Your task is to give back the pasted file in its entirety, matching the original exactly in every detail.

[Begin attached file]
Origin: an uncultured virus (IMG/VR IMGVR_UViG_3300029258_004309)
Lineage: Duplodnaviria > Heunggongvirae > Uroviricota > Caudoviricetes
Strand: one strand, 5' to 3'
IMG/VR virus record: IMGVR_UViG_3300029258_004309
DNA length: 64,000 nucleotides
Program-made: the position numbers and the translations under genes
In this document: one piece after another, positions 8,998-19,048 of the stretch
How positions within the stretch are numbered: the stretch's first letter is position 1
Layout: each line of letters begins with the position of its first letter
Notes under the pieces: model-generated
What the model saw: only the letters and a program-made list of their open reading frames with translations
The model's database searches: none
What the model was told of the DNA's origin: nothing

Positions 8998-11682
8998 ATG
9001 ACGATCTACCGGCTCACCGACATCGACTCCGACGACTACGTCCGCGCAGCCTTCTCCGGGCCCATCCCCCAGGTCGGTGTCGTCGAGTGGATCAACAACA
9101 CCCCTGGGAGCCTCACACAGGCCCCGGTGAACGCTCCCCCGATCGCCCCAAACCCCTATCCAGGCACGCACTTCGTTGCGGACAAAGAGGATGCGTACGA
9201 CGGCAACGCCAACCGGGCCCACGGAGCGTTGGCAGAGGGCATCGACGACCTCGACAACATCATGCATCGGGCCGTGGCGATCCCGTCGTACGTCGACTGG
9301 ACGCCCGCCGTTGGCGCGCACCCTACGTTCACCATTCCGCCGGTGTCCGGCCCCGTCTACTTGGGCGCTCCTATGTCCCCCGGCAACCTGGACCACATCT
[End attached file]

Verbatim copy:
Origin: an uncultured virus (IMG/VR IMGVR_UViG_3300029258_004309)
Lineage: Duplodnaviria > Heunggongvirae > Uroviricota > Caudoviricetes
Strand: one strand, 5' to 3'
IMG/VR virus record: IMGVR_UViG_3300029258_004309
DNA length: 64,000 nucleotides
Program-made: the position numbers and the translations under genes
In this document: one piece after another, positions 8,998-19,048 of the stretch
How positions within the stretch are numbered: the stretch's first letter is position 1
Layout: each line of letters begins with the position of its first letter
Notes under the pieces: model-generated
What the model saw: only the letters and a program-made list of their open reading frames with translations
The model's database searches: none
What the model was told of the DNA's origin: nothing

Positions 8998-11682
8998 ATG
9001 ACGATCTACCGGCTCACCGACATCGACTCCGACGACTACGTCCGCGCAGCCTTCTCCGGGCCCATCCCCCAGGTCGGTGTCGTCGAGTGGATCAACAACA
9101 CCCCTGGGAGCCTCACACAGGCCCCGGTGAACGCTCCCCCGATCGCCCCAAACCCCTATCCAGGCACGCACTTCGTTGCGGACAAAGAGGATGCGTACGA
9201 CGGCAACGCCAACCGGGCCCACGGAGCGTTGGCAGAGGGCATCGACGACCTCGACAACATCATGCATCGGGCCGTGGCGATCCCGTCGTACGTCGACTGG
9301 ACGCCCGCCGTTGGCGCGCACCCTACGTTCACCATTCCGCCGGTGTCCGGCCCCGTCTACTTGGGCGCTCCTATGTCCCCCGGCAACCTGGACCACATCT